The sale of industrial products is complex. It is not as simple as the sale of a hot dog at the stadium. Instead, process chains are initiated, full of countless pieces of information – not only at the order stage, and in production, but also at the quality control stage, in logistics, in invoice verification and payment. All this costs time - and money. This is particularly evident in the case of transactions between corporate groups, where products are reciprocally ordered, delivered and billed. Each year, Evonik and some of its partners will issue each other more than 20,000 invoices. Each of these is checked, bank transfers are made, fees are incurred.
Employees of Evonik Digital GmbH, the finance department and IT want to change this: They want to use distributed ledger technology (DLT). Up to now, almost every business transaction was a one‑to‑one transaction: Between customer and supplier, between supplier and freight forwarder, and between all participants and their relevant bank. DLT enables the participants to monitor all transactions in real time by documenting them simultaneously, uniformly, and binding for all, on all computers of the system. This sharing of information enables not only improved coordination in logistics, for example. Billing also becomes more efficient.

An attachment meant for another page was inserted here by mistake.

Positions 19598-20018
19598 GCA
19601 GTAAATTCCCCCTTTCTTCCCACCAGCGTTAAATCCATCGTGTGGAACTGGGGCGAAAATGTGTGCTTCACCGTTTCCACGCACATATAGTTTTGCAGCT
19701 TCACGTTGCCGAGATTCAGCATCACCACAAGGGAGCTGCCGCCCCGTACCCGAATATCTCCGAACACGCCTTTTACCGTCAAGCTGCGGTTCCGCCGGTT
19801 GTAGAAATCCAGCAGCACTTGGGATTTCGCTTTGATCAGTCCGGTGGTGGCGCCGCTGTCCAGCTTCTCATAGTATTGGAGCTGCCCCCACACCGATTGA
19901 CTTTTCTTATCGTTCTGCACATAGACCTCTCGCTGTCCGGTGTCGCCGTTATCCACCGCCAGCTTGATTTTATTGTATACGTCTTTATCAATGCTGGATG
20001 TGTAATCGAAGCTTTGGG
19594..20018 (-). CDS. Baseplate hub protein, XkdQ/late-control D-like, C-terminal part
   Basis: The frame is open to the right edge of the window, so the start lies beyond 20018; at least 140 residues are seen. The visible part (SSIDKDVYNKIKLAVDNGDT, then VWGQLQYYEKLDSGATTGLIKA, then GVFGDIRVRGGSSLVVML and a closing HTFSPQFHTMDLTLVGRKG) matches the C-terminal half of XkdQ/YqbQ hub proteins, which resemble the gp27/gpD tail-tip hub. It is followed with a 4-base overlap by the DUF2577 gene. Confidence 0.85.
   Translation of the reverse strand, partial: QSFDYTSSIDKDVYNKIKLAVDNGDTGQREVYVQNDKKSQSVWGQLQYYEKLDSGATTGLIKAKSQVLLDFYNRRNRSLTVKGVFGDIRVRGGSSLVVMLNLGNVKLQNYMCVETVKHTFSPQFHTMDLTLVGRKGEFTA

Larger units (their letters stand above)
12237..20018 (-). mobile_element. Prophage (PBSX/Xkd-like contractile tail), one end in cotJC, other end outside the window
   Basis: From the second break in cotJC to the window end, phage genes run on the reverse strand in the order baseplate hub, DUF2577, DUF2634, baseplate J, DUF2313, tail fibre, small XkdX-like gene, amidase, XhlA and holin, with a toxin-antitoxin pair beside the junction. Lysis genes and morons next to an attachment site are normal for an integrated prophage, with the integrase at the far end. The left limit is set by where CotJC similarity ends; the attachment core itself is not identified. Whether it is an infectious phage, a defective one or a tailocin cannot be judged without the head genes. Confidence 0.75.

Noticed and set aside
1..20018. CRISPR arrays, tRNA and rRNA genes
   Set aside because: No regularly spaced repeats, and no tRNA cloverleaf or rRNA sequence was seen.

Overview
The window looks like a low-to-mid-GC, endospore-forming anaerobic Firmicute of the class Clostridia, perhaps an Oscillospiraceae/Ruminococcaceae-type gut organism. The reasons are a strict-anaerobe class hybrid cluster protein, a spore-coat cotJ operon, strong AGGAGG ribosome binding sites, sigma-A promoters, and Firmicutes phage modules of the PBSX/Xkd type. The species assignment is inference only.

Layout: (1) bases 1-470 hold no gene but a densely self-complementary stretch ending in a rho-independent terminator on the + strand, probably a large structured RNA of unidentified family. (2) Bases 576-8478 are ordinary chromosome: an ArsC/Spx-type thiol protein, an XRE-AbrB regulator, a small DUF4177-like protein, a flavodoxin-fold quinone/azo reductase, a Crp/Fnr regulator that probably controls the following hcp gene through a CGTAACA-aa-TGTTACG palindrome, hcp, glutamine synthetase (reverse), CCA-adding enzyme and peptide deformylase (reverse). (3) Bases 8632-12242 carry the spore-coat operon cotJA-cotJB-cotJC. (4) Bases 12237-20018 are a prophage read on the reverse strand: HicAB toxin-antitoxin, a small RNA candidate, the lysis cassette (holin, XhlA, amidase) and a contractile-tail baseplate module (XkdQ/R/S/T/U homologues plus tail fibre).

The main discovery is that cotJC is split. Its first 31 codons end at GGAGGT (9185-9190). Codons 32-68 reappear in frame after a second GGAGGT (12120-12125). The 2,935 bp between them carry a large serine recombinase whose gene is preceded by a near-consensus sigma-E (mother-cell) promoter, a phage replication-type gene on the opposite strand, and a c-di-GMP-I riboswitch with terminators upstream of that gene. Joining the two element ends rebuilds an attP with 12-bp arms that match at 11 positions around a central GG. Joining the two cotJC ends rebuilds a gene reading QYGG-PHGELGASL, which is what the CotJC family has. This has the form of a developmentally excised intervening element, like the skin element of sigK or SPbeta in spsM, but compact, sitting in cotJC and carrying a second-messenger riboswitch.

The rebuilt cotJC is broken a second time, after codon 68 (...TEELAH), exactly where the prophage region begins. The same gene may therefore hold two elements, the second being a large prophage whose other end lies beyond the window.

One payment per month
Banks with a license for electronic euros (e€) are permitted to carry out digital settlement using DLT in real time. No more IBAN transfer forms, no SWIFT transactions, no more waiting times. Money will no longer be transferred from accounts. Instead, the claims of supplier and customer will be offset against each other within the system. Once each month, the overall difference arising from all invoices will be paid. With the use of blockchain technology, DLT and the parallel documentation of all transactions will become extra secure against counterfeiting. This technology, which was recently in the headlines as a basis for crypto currencies, ensures that all participants are always up to date and any manipulation would be identified immediately.
However, blockchain can do more than that. At Evonik’s Goldschmidtstraße site, for example, the prototype of an “intelligent pallet” is to be tested. The pallet itself documents what happens to the goods on the pallet during its journey. Sensors on the pallet can record locations, timestamps, temperatures or transport conditions. The data is documented counterfeit-proof and decentrally via blockchain for all participants. The advantage: As soon as the predefined conditions for staging, transport and warehousing have been fulfilled, the system can independently create an invoice – fully automatically and, thanks to blockchain, the process is counterfeit-proof and 100 percent transparent for all participants.